Time, History, Apocalypse, and Buggery
Now, we all know about the first three dimensions. Throw in time, and that makes four. But time itself -- i.e., the time of physics -- is mere quantitative duration, with no qualities or substance at all. Therefore, I think that profane history begins to touch on the fifth dimension, since it attempts to reveal a kind of unity -- or at least interconnectedness -- beneath the flux of seemingly disconnected events.
For example: 313, 476, 1066, 1492, 1620, 1776, 1865, 1914, 1917, 1929, 1939, 1945. This is not just a random list of numbers, but a random list of dates that everyone would agree are of world-historical importance. These are dates that every schoolboy once knew (but which college students probably no longer know) -- even a cloud-hidden lad as distracted as I was. In my case, I was much more concerned with baseballically sacred numbers such as 714, 56, 382, 61, 1.12, etc.
In any event, not all dates are created equal. If they were, then the practice of history would be impossible, for there would be no way to determine what in time is "important." History doesn't end, but begins, with the selection of what properly belongs to this higher -- which is to say, transcendent -- dimension we call History (which I will capitalize in order to distinguish it from the mere existence of a past).
But why is anything in time important, being that in the long run we're all dead? Again, this goes to intuitions about the very purpose of human existence, a purpose which must by definition be transcendent if it is to be a purpose at all. In other words, to say "purpose" is to have lifted oneself from the raw facts of time, even if one's purpose is totally whack, as in the case of the left.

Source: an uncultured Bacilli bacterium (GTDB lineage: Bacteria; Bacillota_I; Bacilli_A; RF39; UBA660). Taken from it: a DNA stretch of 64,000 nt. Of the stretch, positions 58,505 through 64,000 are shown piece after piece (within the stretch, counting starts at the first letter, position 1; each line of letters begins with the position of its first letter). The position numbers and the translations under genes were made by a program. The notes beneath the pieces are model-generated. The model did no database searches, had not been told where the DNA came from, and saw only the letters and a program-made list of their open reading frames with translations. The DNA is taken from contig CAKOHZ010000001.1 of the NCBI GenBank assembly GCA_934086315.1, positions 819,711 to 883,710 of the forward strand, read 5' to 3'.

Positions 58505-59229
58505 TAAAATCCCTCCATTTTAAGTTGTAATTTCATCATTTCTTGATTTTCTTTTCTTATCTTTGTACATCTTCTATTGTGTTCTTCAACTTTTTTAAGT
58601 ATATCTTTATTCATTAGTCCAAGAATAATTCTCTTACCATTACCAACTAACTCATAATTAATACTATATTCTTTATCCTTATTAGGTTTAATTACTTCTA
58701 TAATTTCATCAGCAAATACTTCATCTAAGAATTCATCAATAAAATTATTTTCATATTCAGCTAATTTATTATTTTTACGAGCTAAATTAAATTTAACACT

Now, since we in the Judeo-Christian West are so embedded in a certain view of history, most people don't notice how odd it is to be situated in this kind of time. But no primitive culture knew of history. They still had time, of course, but their lives were primarily spatial, not temporal. That is to say, they were rooted in a timeless archetype which provided the culture with its sufficient reason. Time was regarded in wholly degenerative terms, as a kind of entropic flow away from the source -- very much like the physical aging that inevitably ends in death. Although I'm working on that.
Therefore, the sacred rituals of primitive cultures all had to do with arresting time and undoing its corrosive effects, in order to bring the culture back to its pure spatial archetype -- like a collective case of OCD. Usually this required a volunteer from the audience in order to engage in a little human sacrifice. True, the volunteer had to be led kicking and screaming to receive their honor, but this at least added a little drama to their otherwise monotonous lives. It also conferred a temporary unity on the culture; or, to be precise, unanimity minus one. See Bailie for details.
By the way, this obviously touches on one of my core disagreements with Schuon, who venerated these primordial cultures. In my case, I do not condemn them, for it would be absurd to apply Christian ethics to a pre-Christian world that was simply doing the best it could with the available materials. The fact that all primitive groups engaged in animal or human sacrifice (cf. Burkert's Homo Necans) must mean that it was effective in accomplishing what it was supposed to accomplish, and that failing to engage in it was actually the more destructive option, since it would have meant dissolution of the culture. And man needs culture in order to be man, otherwise he is just another animal.